Microsoft and Sony see this, and so they've been inching closer towards PC like, all in one consoles that are part machine and part super computer. Meanwhile Nintendo who as far as I can tell is lagging behind, no pun intended, in its technical capability (who wasn't excited for online Brawl until the that sad reality was experienced for the first and last time), seems leaps and bounds ahead in its layout.
Crane loves to talk about the iphone and how it is revolutionizing casual gaming. And if any of the current players are headed in that direction, Nintendo, infamous for dragging its feet, might have the best opportunity to embrace this.
What is this? I don't know yet, but as one Mr. Water World was once told, "if you build it, they will come".
Music is changing faster than anything I can think of (I bow to no one, especially prepositions). Since I was born, and I'm only 21, there have already been three major transformations. At my youngest cassettes were the mainstay and radio was huge. Growing up Y100 and Q102, (Philadelphia, Pa) were THE radio stations defining not only what was cutting edge music but your personality, VH1 or MTV preference, and whether your had a soul or not. Then CDs started hitting their peak, civilization turned the bend in 2000 and before any of us new it, the internet and Apple single (or double) handedly changed the music industry. The internet allowed people to circumvent the middle man cutting out distributors and sometimes recording labels. Straight from my recording equipment to your PC speakers.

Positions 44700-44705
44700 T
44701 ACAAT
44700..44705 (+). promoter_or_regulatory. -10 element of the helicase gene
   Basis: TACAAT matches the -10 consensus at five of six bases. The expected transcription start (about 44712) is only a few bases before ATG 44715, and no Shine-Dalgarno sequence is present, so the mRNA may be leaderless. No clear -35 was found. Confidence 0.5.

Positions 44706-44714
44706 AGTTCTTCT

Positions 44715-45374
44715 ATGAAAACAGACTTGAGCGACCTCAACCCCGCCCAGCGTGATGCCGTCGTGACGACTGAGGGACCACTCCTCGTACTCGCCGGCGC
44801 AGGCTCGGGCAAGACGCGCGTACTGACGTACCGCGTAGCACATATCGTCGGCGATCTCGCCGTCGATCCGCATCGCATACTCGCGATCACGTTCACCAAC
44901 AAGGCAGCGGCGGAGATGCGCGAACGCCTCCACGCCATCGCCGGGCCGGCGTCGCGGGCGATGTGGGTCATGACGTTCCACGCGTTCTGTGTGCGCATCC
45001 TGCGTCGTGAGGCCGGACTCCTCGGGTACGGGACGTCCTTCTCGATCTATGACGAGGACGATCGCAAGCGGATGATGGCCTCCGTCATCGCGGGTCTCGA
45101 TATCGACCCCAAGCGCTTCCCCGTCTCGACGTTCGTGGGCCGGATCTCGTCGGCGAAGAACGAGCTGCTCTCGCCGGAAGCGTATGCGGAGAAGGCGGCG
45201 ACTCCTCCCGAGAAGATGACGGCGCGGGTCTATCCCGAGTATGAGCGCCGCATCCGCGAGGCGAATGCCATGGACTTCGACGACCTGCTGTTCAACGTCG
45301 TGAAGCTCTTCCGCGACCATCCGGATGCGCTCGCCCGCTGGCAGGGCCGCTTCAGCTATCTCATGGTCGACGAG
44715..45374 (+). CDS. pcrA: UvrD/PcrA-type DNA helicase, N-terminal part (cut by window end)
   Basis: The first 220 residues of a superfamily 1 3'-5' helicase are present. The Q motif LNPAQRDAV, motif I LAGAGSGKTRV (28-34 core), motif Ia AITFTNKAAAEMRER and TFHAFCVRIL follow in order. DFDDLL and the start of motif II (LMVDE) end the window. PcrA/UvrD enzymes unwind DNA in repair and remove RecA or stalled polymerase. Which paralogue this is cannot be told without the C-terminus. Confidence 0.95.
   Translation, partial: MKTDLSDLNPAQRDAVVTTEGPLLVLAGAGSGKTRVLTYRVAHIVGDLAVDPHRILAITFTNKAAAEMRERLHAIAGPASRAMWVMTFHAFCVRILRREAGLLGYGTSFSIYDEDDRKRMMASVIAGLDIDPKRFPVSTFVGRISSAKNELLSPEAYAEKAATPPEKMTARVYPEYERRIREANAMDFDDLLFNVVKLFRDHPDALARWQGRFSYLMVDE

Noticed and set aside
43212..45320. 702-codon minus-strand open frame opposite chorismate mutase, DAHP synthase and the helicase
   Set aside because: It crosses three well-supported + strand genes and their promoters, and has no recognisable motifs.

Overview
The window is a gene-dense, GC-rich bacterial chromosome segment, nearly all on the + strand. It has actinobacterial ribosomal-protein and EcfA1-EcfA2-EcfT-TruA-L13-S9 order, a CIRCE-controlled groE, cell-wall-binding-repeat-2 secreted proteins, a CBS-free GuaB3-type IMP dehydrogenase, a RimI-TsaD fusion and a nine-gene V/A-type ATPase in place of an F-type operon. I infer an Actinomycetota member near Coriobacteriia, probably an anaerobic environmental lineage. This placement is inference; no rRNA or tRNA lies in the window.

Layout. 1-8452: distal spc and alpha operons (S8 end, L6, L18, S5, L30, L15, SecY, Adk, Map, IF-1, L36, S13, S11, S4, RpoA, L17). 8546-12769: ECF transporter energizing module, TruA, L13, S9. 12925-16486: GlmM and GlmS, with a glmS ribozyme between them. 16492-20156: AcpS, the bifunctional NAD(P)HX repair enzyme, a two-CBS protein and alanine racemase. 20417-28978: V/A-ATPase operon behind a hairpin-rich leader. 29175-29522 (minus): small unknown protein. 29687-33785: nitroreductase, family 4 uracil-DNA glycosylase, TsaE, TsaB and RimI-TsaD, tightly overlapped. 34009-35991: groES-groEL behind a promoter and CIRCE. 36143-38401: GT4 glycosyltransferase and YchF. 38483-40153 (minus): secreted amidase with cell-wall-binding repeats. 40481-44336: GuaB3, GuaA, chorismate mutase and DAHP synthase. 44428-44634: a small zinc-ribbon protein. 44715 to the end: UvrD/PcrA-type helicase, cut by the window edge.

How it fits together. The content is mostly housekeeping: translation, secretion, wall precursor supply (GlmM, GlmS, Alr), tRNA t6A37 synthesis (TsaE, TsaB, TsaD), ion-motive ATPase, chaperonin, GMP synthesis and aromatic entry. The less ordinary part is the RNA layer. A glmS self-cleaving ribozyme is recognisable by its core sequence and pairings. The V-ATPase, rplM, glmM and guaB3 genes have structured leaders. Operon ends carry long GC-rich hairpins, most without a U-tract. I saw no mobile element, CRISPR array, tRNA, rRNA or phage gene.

And that's where I want to see video games headed. There is no doubt that the music industry is still in a great state of flux, working out how to deal with illegal downloading, free radio websites, and the like, but for the time being I have no doubt Coldplay, Feist, and Beyonce will continue to sell albums. Likewise, huge titles like Bioshock, the next Zelda, etc. will get the glory they deserve. But just imagine if you will, turning on the virtual console and looking out over an endless abyss of possible gaming gems created by upstart developers and disgruntled ex-employees. Then think about sorting through that wonderful mess. Like David Crane mentions in his GI interview, there would be a ton of crap out there. There are a ton of unoriginal and even untalented music artists out there roaming the plethora of Myspaces. But with the endless resources of gaming journalism, online and in print, trudging through the Deep Deep Swamp with your piggy nose on and discovering that one gem would be easy, well worth it, and dare I say fun. Imagine the creativeness (I make my own words) of World of Goo
or Little Big Planet
on a smaller scale but a biweekly basis. The possibilities are mind numbing.
And so we're back to the fork in the road where gaming can embrace the limitless future of interconnectivity and creativity, with Blockbuster titles and numerous smaller, shorter master pieces as well, where the imagination can be set lose and the big companies can make money without completely shutting out the little guys, or the industry can stagnate while we sift through recycled first person shooters, hack'n slashes, and superficial JRPGs at fifty dollars a pop waiting each year for those three or four titles that are truly worth owning. read